Wednesday, May 21, 2014

MOSCOW, 10028

Why didn't they think of carrying a helium
Hitler balloon?
My neighborhood, Yorkville, is located on the Upper East Side of Manhattan. Wikipedia designates it as running from 79th to 96th Streets, between Third Avenue and the East River (which really isn't a river, but the East Tidal Strait doesn't sound as romantic). 

Yorkville was primarily German for a century or so. During the first half of the 20th-century, it was known for restaurants, beer halls, and the headquarters of the pro-Nazi German American Bund. Enjoying a good parade like anyone else, the Bund marched down East 86th Street on October 30, 1939, roughly a month after war broke out in Europe. (If you enlarge the accompanying photo enough, you can see onlookers heiling from their open windows. Howdy, neighbor!

Ain't that a kick in the liver?
By the time I moved uptown in 1983, the swastikas were long gone, but enough businesses, like diners and pastry shops, helped evoke a time far removed. Since then, the German influence has declined even further, left only to some churches and one restaurant, the Heidelberg, which has been open continuously since 1936, and is home to a boot-shaped stein designed to hold a half gallon of beer. (No wonder Germany lost two world wars; the troops must have been dragging themselves to the front lines.)

A couple blocks west of our apartment is a church which, during the summer, runs German movies from the '30s and '40s, for those, presumably, who miss the good old days when Josef Goebbels was the Harvey Weinstein of the Fatherland.

But these are the remnants of a Yorkville that live more in people's memories than reality. Another group of people are moving in, and not just the hipsters I wrote about a while back. Over the last decade, we've become the home for Eastern Europeans. To my paranoid ears, however, they sound like Russians taking over the area -- part of Putin's plan to control America, one overpriced neighborhood at a time.

And moved to a nice neighborhood!
Everywhere I walk around here, I hear the low, muffled tones of a foreign language that sounds like every 1950s anti-Soviet propaganda movie I've ever seen. Cashiers, nannies, couples strolling with their children -- it's like living in a real-life episode of the FX series The Americans, where the family next door is really a cadre of Russian spies -- only they're not even trying to acclimate to their surroundings. It's almost like they want us to know that pretty soon my ATM is going to start spouting rubles, and that every pizza joint is going to be turned into a borscht palace.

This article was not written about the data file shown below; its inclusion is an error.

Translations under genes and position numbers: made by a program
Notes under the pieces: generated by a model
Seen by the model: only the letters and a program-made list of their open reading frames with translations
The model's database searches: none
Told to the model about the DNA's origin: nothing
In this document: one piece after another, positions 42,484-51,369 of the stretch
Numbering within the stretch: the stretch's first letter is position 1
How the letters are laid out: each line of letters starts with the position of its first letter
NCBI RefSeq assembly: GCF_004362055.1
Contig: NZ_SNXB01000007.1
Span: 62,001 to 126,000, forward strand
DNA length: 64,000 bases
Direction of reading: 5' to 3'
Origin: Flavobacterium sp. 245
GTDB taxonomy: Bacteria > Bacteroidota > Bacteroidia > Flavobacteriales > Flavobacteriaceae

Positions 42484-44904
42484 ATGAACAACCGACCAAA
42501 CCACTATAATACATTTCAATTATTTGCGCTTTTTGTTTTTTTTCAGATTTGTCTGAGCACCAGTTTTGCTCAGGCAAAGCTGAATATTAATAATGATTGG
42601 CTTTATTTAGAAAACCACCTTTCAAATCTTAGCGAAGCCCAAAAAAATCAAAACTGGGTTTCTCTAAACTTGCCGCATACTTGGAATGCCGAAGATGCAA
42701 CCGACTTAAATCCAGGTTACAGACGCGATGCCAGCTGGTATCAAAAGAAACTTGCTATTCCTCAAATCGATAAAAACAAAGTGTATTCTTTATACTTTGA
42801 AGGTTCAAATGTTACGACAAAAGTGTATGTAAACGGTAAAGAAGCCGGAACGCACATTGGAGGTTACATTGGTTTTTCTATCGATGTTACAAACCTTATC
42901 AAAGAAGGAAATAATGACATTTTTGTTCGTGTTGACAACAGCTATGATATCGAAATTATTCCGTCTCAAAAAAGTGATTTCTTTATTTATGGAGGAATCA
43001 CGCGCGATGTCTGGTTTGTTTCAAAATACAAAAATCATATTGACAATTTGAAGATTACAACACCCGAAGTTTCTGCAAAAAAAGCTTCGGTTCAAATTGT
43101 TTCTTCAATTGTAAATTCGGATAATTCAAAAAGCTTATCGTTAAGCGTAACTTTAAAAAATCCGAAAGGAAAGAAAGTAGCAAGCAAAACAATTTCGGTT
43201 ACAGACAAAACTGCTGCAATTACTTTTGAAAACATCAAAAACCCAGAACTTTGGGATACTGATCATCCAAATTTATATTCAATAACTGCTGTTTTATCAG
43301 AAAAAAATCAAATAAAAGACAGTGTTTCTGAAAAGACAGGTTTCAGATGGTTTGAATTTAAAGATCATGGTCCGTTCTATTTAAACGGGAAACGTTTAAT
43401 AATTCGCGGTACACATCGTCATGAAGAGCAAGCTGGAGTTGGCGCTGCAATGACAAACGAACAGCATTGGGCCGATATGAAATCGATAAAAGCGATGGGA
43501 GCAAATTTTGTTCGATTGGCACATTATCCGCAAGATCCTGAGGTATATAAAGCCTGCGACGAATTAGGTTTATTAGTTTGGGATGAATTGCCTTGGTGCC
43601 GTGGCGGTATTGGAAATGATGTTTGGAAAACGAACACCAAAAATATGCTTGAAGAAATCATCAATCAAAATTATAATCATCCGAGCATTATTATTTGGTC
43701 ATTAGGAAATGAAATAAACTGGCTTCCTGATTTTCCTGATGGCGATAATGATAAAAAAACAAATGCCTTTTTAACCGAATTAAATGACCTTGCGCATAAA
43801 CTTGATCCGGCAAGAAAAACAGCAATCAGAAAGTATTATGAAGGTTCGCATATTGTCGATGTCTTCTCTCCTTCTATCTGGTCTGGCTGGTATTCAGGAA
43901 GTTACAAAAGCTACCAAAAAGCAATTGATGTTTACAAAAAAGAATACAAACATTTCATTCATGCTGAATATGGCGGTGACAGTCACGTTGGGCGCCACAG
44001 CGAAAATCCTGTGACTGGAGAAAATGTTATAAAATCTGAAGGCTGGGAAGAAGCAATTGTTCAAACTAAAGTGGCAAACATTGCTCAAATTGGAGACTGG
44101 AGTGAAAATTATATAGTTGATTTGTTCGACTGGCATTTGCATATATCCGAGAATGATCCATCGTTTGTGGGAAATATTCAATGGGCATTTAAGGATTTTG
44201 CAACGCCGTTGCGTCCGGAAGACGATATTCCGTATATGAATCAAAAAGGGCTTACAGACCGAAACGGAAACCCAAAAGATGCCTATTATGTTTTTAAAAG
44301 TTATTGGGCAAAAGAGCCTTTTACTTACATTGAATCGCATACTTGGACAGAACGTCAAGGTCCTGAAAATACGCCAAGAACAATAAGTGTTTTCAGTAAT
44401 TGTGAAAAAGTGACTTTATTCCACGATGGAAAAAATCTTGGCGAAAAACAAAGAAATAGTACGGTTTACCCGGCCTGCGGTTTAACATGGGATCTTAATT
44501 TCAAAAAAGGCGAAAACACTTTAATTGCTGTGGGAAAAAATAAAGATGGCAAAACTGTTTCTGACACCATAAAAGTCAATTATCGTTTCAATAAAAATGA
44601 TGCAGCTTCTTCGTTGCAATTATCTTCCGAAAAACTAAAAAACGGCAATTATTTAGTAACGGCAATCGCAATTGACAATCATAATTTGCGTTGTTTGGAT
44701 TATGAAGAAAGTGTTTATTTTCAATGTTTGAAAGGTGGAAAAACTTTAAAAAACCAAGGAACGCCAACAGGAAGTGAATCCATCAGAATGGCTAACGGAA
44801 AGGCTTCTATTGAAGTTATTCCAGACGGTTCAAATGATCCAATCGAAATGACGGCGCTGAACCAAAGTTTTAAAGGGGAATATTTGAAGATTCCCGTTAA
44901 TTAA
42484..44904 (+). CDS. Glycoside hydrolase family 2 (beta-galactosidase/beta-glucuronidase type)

"Hello, handsome. Want
a taste of my blini?"
Our corner grocery store is staffed by Russians, mostly women, who listen to American rap music. (Somehow, every time I go in there, they're playing "Love the Way You Lie" by Eminem and Rihanna. Appropriate, no?) Many of the women are there for a few months, then suddenly replaced by another group, as if their Fearless Leader is shuffling them around from store to store in order for them to pick up as much information as possible.

And we're not talking about those babushkas you see shuffling around with a sack of potatoes (and, come to think of it, look like a sack of potatoes). No, these women are young, pretty, with clear skin and wearing the latest fashions -- perfect for seducing the local sandhogs for top-secret information on the construction of the Second Avenue Subway. 

"And gimme one
of those Pick 10
The Ukrainians aren't having such a hot time these days, but at least they can tell that the guys running around in tanks and polishing their Kalashnikovs aren't to be trusted. The people I run into on my daily travels look like anyone else on the Upper East Side, blending in with the ease of John Boehner at a sunbed dealers convention. I expect to wake up one sizzling summer morning to see ol' Vladimir himself, strolling shirtless to the семь-одиннадцать (formerly known as 7-11) for a copy of the New York Pravda. Guess I better reserve my corner table at the Russian Tea Room pretty soon, comrade. 


The hipsters are coming, the hipsters are coming (to the Upper East Side)! Click here to find out why.

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